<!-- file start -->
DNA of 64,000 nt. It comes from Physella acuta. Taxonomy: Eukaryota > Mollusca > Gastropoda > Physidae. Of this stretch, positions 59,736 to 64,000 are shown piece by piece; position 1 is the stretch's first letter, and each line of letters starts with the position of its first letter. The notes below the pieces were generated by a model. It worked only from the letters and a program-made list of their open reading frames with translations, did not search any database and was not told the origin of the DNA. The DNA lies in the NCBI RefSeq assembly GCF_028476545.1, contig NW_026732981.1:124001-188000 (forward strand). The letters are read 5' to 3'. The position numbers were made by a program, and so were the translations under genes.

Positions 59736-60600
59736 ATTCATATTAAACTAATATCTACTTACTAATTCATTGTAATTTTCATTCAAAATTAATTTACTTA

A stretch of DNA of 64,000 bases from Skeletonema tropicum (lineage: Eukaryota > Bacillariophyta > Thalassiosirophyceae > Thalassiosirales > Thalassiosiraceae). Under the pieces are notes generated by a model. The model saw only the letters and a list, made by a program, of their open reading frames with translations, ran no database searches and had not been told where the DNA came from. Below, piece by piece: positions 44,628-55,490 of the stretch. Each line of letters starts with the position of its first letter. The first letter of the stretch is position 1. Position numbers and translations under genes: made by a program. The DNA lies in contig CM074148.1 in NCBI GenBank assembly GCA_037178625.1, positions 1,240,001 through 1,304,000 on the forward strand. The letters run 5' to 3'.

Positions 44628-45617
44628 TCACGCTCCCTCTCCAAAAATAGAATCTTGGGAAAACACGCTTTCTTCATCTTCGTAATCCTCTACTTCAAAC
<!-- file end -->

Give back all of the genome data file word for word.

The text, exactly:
DNA of 64,000 nt. It comes from Physella acuta. Taxonomy: Eukaryota > Mollusca > Gastropoda > Physidae. Of this stretch, positions 59,736 to 64,000 are shown piece by piece; position 1 is the stretch's first letter, and each line of letters starts with the position of its first letter. The notes below the pieces were generated by a model. It worked only from the letters and a program-made list of their open reading frames with translations, did not search any database and was not told the origin of the DNA. The DNA lies in the NCBI RefSeq assembly GCF_028476545.1, contig NW_026732981.1:124001-188000 (forward strand). The letters are read 5' to 3'. The position numbers were made by a program, and so were the translations under genes.

Positions 59736-60600
59736 ATTCATATTAAACTAATATCTACTTACTAATTCATTGTAATTTTCATTCAAAATTAATTTACTTA

A stretch of DNA of 64,000 bases from Skeletonema tropicum (lineage: Eukaryota > Bacillariophyta > Thalassiosirophyceae > Thalassiosirales > Thalassiosiraceae). Under the pieces are notes generated by a model. The model saw only the letters and a list, made by a program, of their open reading frames with translations, ran no database searches and had not been told where the DNA came from. Below, piece by piece: positions 44,628-55,490 of the stretch. Each line of letters starts with the position of its first letter. The first letter of the stretch is position 1. Position numbers and translations under genes: made by a program. The DNA lies in contig CM074148.1 in NCBI GenBank assembly GCA_037178625.1, positions 1,240,001 through 1,304,000 on the forward strand. The letters run 5' to 3'.

Positions 44628-45617
44628 TCACGCTCCCTCTCCAAAAATAGAATCTTGGGAAAACACGCTTTCTTCATCTTCGTAATCCTCTACTTCAAAC